= 1327.535 or 1350 kcal

Note: kcal values are rounded off to the nearest 50

Factors determining individual basal metabolism:

1. Body Size and Composition

People who are larger or have more muscle burn more calories, even at rest.

2. Sex

Men usually have less body fat and muscle than women of the same age and weight, which means men burn more calories.

3. Age

As you get older, the amount of muscle tends to decrease, and fat accounts for more of your weight, slowing down calorie burning.

4. Genetic Predisposition

Your metabolic rate may be partly decided by your genes.

5. Environmental Temperature

If the temperature is very low or very high, your body must work harder to maintain its average body temperature, which increases the BMR.

6. Infection or Illness

BMR increases because the body has to work harder to build new tissues and create an immune response.

7. Amount of Physical Activity

Hard-working muscles need plenty of energy to burn. Regular exercise increases muscle mass and teaches the body to burn kilojoules faster, even at rest.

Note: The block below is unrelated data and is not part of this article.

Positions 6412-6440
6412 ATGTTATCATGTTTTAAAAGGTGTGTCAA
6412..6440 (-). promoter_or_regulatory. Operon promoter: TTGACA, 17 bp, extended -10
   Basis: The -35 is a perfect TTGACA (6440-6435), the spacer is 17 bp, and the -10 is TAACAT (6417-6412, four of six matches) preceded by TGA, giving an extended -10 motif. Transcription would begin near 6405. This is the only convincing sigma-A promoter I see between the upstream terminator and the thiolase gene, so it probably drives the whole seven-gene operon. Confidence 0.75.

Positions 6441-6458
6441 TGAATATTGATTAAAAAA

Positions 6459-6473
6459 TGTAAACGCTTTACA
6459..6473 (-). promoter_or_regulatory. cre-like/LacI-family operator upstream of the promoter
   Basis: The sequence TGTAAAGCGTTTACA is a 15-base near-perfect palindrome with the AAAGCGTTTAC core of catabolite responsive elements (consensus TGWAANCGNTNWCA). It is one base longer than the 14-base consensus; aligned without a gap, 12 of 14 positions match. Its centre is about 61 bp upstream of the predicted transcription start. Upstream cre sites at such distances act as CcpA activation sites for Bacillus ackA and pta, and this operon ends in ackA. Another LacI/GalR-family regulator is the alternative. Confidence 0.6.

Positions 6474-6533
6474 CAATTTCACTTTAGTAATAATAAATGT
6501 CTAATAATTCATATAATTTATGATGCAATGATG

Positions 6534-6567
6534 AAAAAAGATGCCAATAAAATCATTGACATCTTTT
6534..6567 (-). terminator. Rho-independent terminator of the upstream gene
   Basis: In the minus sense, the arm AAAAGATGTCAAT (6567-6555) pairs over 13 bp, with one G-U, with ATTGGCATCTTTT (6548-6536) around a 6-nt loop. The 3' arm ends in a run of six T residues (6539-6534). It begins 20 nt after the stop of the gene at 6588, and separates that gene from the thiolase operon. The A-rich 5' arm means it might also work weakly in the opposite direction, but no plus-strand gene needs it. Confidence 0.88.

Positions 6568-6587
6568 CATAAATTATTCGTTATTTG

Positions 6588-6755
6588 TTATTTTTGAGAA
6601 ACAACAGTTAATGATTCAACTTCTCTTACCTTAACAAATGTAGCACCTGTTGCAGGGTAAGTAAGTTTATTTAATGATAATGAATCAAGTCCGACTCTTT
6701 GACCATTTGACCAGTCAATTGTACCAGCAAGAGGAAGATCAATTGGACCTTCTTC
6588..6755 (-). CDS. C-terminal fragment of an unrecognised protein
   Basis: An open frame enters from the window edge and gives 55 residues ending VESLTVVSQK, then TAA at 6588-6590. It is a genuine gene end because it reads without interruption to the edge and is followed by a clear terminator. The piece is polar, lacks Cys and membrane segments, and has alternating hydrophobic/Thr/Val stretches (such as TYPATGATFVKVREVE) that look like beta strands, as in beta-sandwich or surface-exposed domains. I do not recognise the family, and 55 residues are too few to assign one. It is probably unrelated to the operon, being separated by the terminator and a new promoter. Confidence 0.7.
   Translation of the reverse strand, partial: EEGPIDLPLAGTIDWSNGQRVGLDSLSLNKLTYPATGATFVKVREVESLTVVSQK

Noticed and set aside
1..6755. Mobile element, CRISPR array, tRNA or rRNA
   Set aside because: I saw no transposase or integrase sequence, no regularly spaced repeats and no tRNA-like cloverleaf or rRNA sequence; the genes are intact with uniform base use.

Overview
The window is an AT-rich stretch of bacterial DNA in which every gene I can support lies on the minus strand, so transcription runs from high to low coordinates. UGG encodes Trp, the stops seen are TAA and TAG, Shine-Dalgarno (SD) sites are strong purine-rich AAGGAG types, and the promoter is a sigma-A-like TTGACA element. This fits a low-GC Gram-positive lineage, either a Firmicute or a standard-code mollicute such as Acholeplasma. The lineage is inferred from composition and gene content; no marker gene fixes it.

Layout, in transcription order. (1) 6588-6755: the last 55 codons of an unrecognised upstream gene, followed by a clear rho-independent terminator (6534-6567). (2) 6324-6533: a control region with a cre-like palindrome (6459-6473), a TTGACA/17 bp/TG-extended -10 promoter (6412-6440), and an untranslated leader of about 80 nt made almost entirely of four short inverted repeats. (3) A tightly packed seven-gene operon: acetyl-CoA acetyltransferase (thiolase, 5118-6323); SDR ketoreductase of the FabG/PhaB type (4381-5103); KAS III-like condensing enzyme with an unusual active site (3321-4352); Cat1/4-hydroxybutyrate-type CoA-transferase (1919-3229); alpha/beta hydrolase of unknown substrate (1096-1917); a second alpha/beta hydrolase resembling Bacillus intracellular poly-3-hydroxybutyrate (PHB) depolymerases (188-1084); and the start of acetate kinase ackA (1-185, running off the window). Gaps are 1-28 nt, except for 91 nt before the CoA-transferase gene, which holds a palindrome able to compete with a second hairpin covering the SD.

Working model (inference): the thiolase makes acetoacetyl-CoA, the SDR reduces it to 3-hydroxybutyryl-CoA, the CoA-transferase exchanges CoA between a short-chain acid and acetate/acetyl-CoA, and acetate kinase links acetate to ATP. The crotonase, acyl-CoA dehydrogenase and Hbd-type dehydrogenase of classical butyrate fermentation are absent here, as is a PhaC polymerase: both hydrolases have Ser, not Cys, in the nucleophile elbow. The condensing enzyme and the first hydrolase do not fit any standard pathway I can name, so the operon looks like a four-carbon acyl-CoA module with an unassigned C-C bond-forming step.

8. Drugs

Stimulants like caffeine or nicotine can increase BMR.

9. Dietary Deficiencies

For example, a diet low in iodine reduces thyroid function and slows metabolism.

10. Crash Dieting, Starving, or Fasting


Eating too few kilojoules encourages the body to slow its metabolism and conserve energy. BMR can drop by up to 15 percent, and if lean muscle tissue is also lost, this further reduces BMR.

A. Nutrition, Metabolism, and Energy

Metabolism vector illustration - Boosting Your Metabolism

Nutrition and metabolism have an interdependent effect on human health. While nutrition is the nutrient utilization from the environment, metabolism is the collaborative process of transforming nutrients inside the body to use as energy, thereby boosting your metabolism.

And right after you eat, your BMR typically rises because you use energy to eat, digest, and metabolize the food you have just consumed. This occurs after you start eating and peaks 2-3 hours later.

Essential nutrients supply energy (calories) and deliver the necessary chemicals that the body cannot synthesize. Food provides a variety of substances that are essential for the building, upkeep, and repair of body tissues and the efficient functioning of the body.

Your diet needs to provide essential nutrients like carbon, hydrogen, oxygen, nitrogen, phosphorus, sulfur, and around 20 other inorganic elements, all of which contribute to boosting your metabolism.

B. Weight and Metabolism

standing on scale - Boosting Your Metabolism